Sunshine and greenery abound in Southern California’s landscape, but every year the area’s picturesque canvas gets a pop of color thanks to wildflower season.
Just look around — alongside freeways, in open fields, on neighborhood slopes — and there’s bound to be Sand Blazing Star, Desert Five Spot and Desert Gold Poppy along the horizon.
“Wildflowers are miracles of the desert,” said John Purcell, executive director of the Coachella Valley-based Friends of the Desert. “They have the unique ability to survive incredibly harsh environments and come back year after year.”
Many preserves, nature parks and botanic gardens all over Southern California provide residents and visitors alike opportunities to experience this seasonal wonder. One upcoming event to celebrate these unique flowers is the Coachella Valley Wildflower Festival on March 7 at Palm Desert’s Santa Rosa & San Jacinto Mountains National Monument.
“It’s possible to see flowers you may have never seen before,” Purcell said. “It really does hit your soul and reminds you of all the diversity of life you have here. As I sit at my desk I can see brilliant reds, vibrant yellows and the cactus flowers in bloom; even with the scant rain we’ve had these plants have to come up.”
Every 10 to 12 years Southern California has had an abundance of rainfall, resulting in wildflowers blanketing the area. But since the state has experienced serious drought conditions in the last few years, instead of widespread coverage people should expect to see pockets of wildflowers, Purcell explained.
“It’s like having a new experience every time you go out,” he said.
Each area is home to unique species of wildflowers best suited to its enviromental conditions. At the Linden H. Chandler Preserve on the Palos Verdes Peninsula visitors can hike along trails and see blankets of Coast Fiddleneck, a native winter annual that blooms yellow flowers from March through June.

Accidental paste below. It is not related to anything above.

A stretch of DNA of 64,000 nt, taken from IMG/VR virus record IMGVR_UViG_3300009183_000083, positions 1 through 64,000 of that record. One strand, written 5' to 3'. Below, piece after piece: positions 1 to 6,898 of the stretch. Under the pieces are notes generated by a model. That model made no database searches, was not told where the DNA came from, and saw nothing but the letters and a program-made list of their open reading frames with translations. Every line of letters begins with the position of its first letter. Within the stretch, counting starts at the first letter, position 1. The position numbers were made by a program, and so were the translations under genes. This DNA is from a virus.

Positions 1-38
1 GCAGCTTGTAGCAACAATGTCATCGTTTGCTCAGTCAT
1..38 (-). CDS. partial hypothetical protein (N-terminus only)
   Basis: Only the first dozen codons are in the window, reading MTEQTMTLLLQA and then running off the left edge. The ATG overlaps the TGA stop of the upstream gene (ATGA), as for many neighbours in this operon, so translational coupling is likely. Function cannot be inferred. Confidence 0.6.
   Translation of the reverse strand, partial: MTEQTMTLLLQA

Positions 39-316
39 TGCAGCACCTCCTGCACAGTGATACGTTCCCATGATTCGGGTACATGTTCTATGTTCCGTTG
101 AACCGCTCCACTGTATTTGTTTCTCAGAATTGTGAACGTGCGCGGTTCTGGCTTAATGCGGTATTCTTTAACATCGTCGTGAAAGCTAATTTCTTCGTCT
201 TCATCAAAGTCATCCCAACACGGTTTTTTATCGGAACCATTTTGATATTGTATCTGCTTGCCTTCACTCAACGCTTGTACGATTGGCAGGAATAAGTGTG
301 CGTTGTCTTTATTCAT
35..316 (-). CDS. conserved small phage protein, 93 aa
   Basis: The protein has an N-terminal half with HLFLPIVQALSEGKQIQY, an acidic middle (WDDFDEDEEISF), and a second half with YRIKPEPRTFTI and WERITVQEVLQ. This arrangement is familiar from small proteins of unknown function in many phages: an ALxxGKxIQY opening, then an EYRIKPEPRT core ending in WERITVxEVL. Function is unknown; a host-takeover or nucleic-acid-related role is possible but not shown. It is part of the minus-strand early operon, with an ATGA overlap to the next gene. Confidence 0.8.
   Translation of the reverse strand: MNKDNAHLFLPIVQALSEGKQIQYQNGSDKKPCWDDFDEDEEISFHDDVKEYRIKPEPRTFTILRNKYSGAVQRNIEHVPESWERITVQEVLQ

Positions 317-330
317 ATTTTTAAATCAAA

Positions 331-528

“And the monarch butterflies are all over it,” said Chandler staff member Ann Dalkey. “It’s just been amazing to see.”
Dalkey, who authored the guidebook “Native Wildflowers of the Palos Verdes Peninsula” with fellow staffer Yvetta Williams, cautions that the state’s drought may affect the Peninsula’s foliage.
“Wildflowers are blooming right now, but if we don’t get rain soon things are going to shrivel up,” she said, adding that while larger plants may fare better because there’s more moisture at the root, smaller plants will have a harder time thriving.
Rancho Santa Ana Botanic Garden in Claremont offers yet another scenic perspective into what’s growing in Southern California, particularly along the San Gabriel Mountains.
“Wildflower season is really less dependent on what the weather is doing at that moment, than the seed production from the past few years,” explained Eric Garten, director of visitor services and community education for the center.
“Seed banks can lay dormant for many, many years, then because of the timing of the rain in previous years, they can bloom. We are currently experiencing a wildflower explosion, but if we don’t get more rain, it may peak a little early.”
Though wildflowers can be seen year round, the season goes from February through May with the abundance of blooms traditionally bursting through in March and April.
“Spring is my favorite season,” Garten said. “It’s a time of rejuvenation. There’s just something about seeing that first flower, or first nest full of eggs, that fills you with new hope. It’s about all special firsts of the season that we all like to see, and it’s just so amazing that it starts with the plants.”
©2015 the Inland Valley Daily Bulletin (Ontario, Calif.)
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